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An excerpt from www.HouseOfNames.com archives copyright © 2000 - 2016


Languedoc is the region of ancient France from which the name Roake was derived. It comes from when the family lived in La Rocque, in l'Herault, Languedoc.

Roake Early Origins



The surname Roake was first found in Languedoc where the family has held a family seat since ancient times.

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Roake Spelling Variations


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Roake Spelling Variations



Throughout the course of history most surnames have undergone changes for many reasons. During the early development of the French language, a son and father may not have chosen to spell their name the same way. Many are simple spelling changes by a person who gave his name, phonetically, to a scribe, priest, or recorder. Many names held prefixes or suffixes which became optional as they passed through the centuries, or were adopted by different branches to signify either a political or religious adherence. Hence, we have many spelling variations of this name, Roake some of which are La Roque, Roque, De Roque, du Roque, Rocque, La Rocque, du Rocque, Larocque, Laroc, Roquebrune and many more.

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Roake Early History


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Roake Early History



This web page shows only a small excerpt of our Roake research. Another 475 words (34 lines of text) covering the years 1090, 1112, 1132, 1280, 1303, 1372, 1500, 1550, 1581, 1582, and 1620 are included under the topic Early Roake History in all our PDF Extended History products and printed products wherever possible.

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Roake Early Notables (pre 1700)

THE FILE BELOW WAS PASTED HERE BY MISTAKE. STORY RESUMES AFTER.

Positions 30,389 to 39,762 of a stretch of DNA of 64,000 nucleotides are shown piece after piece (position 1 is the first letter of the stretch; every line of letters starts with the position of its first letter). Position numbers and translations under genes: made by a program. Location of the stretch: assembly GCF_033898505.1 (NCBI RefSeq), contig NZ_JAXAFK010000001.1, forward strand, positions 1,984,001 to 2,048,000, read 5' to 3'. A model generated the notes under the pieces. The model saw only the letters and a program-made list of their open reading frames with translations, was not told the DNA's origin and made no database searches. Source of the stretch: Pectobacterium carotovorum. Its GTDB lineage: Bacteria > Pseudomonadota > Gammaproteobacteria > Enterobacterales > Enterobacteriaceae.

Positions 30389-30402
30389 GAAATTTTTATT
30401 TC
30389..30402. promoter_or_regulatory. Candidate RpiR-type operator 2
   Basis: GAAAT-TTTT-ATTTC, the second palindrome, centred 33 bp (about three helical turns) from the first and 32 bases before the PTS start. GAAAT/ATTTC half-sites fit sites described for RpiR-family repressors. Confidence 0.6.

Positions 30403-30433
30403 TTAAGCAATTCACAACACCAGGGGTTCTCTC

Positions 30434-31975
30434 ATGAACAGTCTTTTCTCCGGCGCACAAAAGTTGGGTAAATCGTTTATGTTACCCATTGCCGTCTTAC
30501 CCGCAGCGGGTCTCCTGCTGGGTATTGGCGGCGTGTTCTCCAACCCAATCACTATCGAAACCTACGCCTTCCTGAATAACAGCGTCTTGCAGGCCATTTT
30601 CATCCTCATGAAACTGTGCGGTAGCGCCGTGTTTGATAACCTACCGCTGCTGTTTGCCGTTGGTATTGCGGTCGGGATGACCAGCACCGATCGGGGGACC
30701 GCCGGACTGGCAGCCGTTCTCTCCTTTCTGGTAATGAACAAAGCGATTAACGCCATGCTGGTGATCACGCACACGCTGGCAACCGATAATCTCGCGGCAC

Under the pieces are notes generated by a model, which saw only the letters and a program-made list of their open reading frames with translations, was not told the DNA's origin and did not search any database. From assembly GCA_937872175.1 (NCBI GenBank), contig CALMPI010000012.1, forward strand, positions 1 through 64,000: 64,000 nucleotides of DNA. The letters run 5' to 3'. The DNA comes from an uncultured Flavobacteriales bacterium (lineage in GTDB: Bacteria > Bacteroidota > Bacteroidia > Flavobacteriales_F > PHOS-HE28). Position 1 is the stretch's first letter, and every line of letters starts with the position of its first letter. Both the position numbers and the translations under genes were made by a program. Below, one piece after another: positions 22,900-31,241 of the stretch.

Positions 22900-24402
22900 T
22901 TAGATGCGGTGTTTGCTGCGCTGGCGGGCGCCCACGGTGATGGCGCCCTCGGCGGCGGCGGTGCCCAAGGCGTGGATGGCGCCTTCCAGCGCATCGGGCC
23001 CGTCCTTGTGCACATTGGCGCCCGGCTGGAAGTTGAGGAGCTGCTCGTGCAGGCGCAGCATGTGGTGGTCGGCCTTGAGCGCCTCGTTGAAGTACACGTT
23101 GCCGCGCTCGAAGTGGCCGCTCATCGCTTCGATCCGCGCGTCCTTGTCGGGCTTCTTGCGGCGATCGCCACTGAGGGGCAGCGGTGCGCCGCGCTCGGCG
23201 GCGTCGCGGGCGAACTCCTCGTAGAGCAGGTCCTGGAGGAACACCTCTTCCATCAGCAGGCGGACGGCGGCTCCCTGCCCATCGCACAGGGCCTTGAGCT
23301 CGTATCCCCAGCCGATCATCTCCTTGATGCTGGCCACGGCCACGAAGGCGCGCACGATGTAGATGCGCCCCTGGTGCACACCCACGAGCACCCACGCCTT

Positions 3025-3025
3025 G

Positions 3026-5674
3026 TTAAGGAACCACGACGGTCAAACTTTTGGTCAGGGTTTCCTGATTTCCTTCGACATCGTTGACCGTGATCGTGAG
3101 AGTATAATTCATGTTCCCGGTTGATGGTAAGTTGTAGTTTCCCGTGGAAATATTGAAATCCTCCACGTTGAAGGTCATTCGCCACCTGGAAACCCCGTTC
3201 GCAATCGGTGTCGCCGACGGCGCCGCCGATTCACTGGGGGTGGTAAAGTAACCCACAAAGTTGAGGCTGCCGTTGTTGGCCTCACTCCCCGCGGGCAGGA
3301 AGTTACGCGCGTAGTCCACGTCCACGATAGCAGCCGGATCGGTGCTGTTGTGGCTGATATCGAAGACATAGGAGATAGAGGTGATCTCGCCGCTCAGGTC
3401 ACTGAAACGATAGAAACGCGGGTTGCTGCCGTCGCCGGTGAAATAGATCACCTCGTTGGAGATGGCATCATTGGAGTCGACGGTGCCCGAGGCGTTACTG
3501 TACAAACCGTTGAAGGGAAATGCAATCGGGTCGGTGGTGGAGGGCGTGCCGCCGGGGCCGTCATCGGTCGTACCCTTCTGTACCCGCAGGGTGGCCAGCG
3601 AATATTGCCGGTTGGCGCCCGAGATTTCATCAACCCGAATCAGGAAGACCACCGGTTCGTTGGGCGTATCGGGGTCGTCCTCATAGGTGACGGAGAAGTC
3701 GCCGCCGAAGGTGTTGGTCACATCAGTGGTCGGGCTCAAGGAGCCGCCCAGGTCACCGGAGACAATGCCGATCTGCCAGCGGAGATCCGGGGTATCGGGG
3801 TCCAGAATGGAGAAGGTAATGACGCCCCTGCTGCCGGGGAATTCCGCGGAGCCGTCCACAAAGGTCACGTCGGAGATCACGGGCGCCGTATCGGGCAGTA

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Roake Early Notables (pre 1700)



More information is included under the topic Early Roake Notables in all our PDF Extended History products and printed products wherever possible.

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The Great Migration


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The Great Migration



In 1643, 109 years after the first landings by Cartier, there were only about 300 people in Quebec, in 1663 there were only 500, 2,000 migrants arrived during the next decade. Early marriage was desperately encouraged amongst the immigrants. Youths of 18 took fourteen-year-old girls for their wives. The fur trade was developed and attracted migrants, both noble and commoner from France. 15,000 explorers left Montreal in the late 17th and 18th centuries. Migration from France to New France or Quebec as it was now more popularly called, continued from France until it fell in 1759. By 1675, there were 7000 French in Quebe c. By the same year the Acadian presence in Nova Scotia, New Brunswick and Prince Edward Island had reached 500. In 1755, 10,000 French Acadians refused to take an oath of allegiance to England and were deported to Louisiana. Meanwhile, in Quebec, the French race flourished, founding in Lower Canada, one of the two great solitudes which became Canada. Many distinguished contributions have been made by members of this family name Roake. It has been prominent in the arts, religion, politics and culture in France and New France. Amongst the settlers in North America with this distinguished name Roake were

Roake Settlers in United States in the 17th Century

  • Joseph Roake, who landed in New England in 1658

Roake Settlers in Canada in the 18th Century

  • Ms. Martha Roake U.E. who settled in Belle Vue, Beaver Harbour, Charlotte County, New Brunswick c. 1783 [1]CITATION[CLOSE]